After days of meetings in South Africa, nations from around the world have agreed to a timetable to introduce laws to cut greenhouse gas emissions.
The gases are blamed for global warming, which causes environmental problems across the globe.
New talks will begin in 2015 to create laws to force countries to cut the amount of the pollution they produce and they'll come into place by 2020.
But lots of people say that's not soon enough as action has to be taken now.
Cars and factories that burn fossil fuels like oil and coal, produce greenhouse gases.
The most common gases are carbon dioxide, methane and nitrous oxide and it's the build up of these in our atmosphere that cause the "greenhouse effect", which warms up the planet.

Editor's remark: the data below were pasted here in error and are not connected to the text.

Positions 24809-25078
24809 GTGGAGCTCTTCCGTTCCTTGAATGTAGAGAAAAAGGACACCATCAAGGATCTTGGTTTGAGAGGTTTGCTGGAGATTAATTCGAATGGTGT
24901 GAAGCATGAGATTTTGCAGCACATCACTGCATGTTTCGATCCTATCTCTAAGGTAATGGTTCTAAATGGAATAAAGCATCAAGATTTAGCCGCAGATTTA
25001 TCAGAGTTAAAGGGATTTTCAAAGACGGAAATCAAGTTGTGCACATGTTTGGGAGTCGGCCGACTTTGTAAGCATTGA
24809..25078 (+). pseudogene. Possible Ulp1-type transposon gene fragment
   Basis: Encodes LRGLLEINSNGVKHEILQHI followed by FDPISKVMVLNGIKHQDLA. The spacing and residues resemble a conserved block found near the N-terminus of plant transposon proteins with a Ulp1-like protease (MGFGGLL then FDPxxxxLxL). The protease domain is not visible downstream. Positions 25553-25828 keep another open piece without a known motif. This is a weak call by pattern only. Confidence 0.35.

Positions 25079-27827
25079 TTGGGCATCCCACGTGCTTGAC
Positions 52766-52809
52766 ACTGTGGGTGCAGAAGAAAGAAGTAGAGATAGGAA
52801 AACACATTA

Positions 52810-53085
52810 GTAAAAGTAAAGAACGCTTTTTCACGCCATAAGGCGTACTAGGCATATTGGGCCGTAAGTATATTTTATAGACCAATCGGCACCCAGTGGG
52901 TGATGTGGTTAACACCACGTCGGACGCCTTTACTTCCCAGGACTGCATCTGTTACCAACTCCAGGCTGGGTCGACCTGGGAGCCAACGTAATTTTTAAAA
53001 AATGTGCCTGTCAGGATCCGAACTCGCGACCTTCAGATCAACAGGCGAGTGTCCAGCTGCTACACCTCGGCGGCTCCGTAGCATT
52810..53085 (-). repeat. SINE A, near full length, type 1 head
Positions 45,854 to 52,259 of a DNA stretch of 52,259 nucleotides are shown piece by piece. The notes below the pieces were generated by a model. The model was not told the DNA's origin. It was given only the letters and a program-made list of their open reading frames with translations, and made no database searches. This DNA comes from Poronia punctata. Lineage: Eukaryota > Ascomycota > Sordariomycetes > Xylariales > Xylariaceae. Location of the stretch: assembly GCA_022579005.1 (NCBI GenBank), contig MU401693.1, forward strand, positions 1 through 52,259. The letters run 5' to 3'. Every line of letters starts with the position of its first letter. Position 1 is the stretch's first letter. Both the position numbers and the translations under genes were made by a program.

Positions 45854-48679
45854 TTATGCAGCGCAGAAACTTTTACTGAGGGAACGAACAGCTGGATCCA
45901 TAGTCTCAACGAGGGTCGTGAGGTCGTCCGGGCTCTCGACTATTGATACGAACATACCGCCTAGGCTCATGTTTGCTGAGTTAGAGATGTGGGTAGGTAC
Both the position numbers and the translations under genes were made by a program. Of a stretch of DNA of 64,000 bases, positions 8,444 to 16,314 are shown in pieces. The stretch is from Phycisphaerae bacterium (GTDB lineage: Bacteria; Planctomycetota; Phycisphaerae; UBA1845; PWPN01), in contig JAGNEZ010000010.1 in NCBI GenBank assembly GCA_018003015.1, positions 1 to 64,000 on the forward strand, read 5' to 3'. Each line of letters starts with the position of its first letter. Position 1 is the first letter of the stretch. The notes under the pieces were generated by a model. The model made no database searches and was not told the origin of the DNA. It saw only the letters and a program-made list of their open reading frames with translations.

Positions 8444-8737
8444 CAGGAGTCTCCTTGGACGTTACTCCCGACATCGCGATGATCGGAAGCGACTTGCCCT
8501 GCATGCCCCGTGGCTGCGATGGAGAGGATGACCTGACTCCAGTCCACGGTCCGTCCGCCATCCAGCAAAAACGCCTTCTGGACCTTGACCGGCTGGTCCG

Scientists say this causes floods, droughts and food shortages in different parts of the world.
At the United Nations talks in Durban, South Africa, countries argued about how much they should cut the amount of greenhouse gas they produce.
China, India and Brazil said they shouldn't be forced to take action, even though they're big polluters, because their economies were still growing.
They finally agreed that they should be bound by new laws but they won't be drawn up for years.
The laws will replace the Kyoto Protocol, an agreement signed in 1997, which didn't include developing countries and which Canada has pulled out of.